The Gulf War

[NOTE: THE FOLLOWING IS AN INTRODUCTORY ABSTRACT OF THE STUDY ORIGINALLY PUBLISHED IN: Fundamental and Applied Toxicology 34, 201-222, Article No. 0190, 1996]

Abou-Donia Study

Increased Neurotoxicity Following Concurrent Exposure to Pyridostigmine Bromide, DEET, and Chlorpyrifos.

Mohamed B. Abou-Donia, Kenneth R. Wilmarth, Ali A. Abdel-Rahman, Karl F. Jensen, Frederick W. Oehme, and Thomas L. Kurt.

Department of Pharmacology, Duke University Medical Center, Durham, North Carolina 27710. Neurotoxicology Division, U.S. EPA, research Triangle Park, North Carolina 27711. Comparative Toxicology Laboratories, Department of Clinical Sciences, Kansas State University, Manhattan, Kansas 66506-5605; and Department of Internal Medicine, University of Texas, Southwestern Medical School, Dallas, Texas 75235.

Received January 19, 1996; accepted August 20, 1996

Increased Neurotoxicity Following Concurrent Exposure to Pyridostigmine Bromide, DEET, and Chlorpyrifos. Abou-Donia, M.B., Wilmartin, K.R., Abdel-Rahman, A.A., Jensen, K.F., Oehme, F.W., and Kurt, T.L. (1996) Fundam. Appl. Toxicol. 34, 201-222.

The operating environment of the service personnel during the Persian Gulf War involved psychological, biological, and chemical elementsincluding exposure to pesticides such as the insect repellent DEET (N,N-diethyl-m-toluamide) and the insecticide chlorpyrifos (O,O-diethyl O-3,5,6-trichloropyridinyl phosphorothioate) and to pyridostigmine bromide (PB, 3-dimethylaminocarbonyloxy-N-methylpyridinium bromide) that was administered as a prophylactic agent against possible nerve gas attack. The present study was designed to determine the toxicity produced by individual or coexposure of hens 5 days/week for 2 months to 5 mg PB/kg/day in water, by gavage; 500 mg DEET/kg/day, neat, sc; and 10 mg chlorpyrifos kg/day in corn oil, sc. Coexposure to various binary treatments produced greater neurotoxicity than that caused by individual exposures and was characterized by severe neurologic deficit and neuropathological alterations. ALso, neurotoxicity was further enhanced following concurrent administration of the three chemicals. Severe inhibition of plasma butyrylcholinesterase (BuChE) activity was produced in hens treated with chlorpyrifos (activity 17% of control) compared to those treated with chlorpyrifos (activity 51% of control) or DEET (activity 83% of control). BuChE inhibition was further increased in binary and tertiary treatment groups compared to individual treatment groups. In contrast, a significant inhibition of brain acetylcholinesterase (AChE) was produced in hens administered chlorpyrifos alone (activity 67% of control), while those given chlorpyrifos in combination with other compounds exhibited a significant inhibition of brain AChE activity ranging from 43 to 76%. Brain neurotoxicity target esterase (NTE) was not inhibited in any of the individual treatment groups or PB/DEET, but was significantly inhibited and had activity expressed as a percentage of control in groups administered combined chlorpyrifos with PB of 73% or DEET of 74% and in the tertiary treatment group of 71%. We hypothesize that test compounds may compete for xenobiotic metabolizing enzymes in the liver and blood and may also compromise the inegrity iof the blood-brain barrier, leading to an increase in their "effective concentrations" in the nervous system to levels equivalent to the toxic doses of individual compounds. This is consistent with the prsent observation of increases in (1) the inhibition of brain AChE and NTE, (2) the extent of neurologic lesions in the combined treatment groups compared to those administered individual compounds.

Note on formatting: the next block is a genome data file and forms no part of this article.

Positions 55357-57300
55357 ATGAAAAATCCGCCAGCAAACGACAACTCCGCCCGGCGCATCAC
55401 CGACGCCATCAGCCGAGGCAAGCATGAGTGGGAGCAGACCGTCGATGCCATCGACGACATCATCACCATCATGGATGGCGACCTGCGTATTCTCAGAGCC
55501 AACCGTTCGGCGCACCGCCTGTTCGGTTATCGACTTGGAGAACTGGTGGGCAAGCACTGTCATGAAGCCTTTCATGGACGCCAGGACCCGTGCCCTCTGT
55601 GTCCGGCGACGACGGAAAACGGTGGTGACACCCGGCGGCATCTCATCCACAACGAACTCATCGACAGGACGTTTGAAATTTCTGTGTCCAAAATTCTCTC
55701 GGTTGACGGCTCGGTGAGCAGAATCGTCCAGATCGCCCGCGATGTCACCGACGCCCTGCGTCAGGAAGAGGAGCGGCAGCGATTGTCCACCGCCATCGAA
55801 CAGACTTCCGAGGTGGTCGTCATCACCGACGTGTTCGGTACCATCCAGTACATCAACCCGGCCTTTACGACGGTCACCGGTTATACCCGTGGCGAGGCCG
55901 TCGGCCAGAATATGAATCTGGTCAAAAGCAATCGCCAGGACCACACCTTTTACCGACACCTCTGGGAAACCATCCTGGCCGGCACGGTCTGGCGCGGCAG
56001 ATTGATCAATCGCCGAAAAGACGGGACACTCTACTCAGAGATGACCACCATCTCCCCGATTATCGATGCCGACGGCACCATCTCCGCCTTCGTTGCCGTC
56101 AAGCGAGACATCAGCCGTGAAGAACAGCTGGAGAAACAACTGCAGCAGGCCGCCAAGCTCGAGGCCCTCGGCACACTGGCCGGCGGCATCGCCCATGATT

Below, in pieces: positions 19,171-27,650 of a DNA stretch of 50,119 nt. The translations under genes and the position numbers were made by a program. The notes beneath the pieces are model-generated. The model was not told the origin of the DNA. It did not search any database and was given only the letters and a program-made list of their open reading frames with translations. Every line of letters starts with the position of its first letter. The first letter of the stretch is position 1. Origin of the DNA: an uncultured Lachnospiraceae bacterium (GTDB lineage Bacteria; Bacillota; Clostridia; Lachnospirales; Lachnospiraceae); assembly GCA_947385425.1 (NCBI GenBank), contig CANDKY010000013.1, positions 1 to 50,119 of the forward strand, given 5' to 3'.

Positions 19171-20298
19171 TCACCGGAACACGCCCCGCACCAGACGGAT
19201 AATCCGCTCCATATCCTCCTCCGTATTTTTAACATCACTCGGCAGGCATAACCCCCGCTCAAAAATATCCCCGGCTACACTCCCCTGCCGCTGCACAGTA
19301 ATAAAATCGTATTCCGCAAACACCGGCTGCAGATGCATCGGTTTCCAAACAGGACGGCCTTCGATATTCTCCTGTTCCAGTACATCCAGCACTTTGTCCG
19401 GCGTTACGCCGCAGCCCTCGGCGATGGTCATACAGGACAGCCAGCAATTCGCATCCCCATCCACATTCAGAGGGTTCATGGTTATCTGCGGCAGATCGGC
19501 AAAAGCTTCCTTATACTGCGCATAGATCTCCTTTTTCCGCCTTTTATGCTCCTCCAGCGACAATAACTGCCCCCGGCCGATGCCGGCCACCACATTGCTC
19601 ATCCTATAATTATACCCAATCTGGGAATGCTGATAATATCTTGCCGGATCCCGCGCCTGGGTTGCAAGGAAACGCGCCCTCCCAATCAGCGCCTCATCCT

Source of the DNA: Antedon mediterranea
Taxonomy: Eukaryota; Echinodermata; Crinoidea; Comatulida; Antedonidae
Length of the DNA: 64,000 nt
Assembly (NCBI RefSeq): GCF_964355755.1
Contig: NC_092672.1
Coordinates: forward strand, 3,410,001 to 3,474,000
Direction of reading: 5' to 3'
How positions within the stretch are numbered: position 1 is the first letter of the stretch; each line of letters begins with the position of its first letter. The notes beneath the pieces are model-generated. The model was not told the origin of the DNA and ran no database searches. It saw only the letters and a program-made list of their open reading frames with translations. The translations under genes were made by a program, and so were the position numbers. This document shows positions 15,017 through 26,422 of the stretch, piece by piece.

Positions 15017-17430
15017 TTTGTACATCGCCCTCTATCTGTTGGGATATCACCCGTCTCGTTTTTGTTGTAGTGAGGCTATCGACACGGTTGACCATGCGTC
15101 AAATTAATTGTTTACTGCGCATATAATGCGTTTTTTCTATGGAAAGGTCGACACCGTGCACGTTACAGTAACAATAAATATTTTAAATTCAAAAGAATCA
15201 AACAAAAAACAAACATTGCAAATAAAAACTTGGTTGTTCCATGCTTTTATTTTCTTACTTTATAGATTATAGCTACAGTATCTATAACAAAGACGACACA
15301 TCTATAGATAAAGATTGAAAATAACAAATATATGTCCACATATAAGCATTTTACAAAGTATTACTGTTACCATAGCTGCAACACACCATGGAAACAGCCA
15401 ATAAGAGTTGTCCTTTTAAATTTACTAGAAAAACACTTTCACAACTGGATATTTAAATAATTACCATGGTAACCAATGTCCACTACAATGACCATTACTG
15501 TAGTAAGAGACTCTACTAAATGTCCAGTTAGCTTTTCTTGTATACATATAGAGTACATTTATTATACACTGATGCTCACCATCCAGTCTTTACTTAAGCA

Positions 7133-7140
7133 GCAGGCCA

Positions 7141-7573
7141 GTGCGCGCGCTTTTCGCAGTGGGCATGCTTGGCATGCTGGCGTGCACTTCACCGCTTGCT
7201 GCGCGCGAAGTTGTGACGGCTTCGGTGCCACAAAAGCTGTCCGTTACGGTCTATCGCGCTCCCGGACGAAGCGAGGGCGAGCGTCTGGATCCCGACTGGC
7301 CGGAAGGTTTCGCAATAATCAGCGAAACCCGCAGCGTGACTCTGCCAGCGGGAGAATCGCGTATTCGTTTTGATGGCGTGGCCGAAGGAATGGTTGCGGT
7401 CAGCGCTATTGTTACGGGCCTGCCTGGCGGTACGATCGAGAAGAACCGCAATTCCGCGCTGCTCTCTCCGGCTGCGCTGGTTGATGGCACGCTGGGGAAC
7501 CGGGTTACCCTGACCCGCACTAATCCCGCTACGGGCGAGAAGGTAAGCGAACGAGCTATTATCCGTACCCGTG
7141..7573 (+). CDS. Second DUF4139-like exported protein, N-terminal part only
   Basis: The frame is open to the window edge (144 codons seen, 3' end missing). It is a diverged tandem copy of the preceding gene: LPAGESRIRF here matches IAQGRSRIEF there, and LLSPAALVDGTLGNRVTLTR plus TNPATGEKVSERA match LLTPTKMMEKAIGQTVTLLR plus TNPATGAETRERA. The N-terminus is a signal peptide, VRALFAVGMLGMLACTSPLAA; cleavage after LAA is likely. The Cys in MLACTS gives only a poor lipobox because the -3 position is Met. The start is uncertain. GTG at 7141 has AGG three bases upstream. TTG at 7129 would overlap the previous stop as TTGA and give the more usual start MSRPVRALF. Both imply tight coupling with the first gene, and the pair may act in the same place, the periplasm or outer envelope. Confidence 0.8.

©1996 Society of Toxicology

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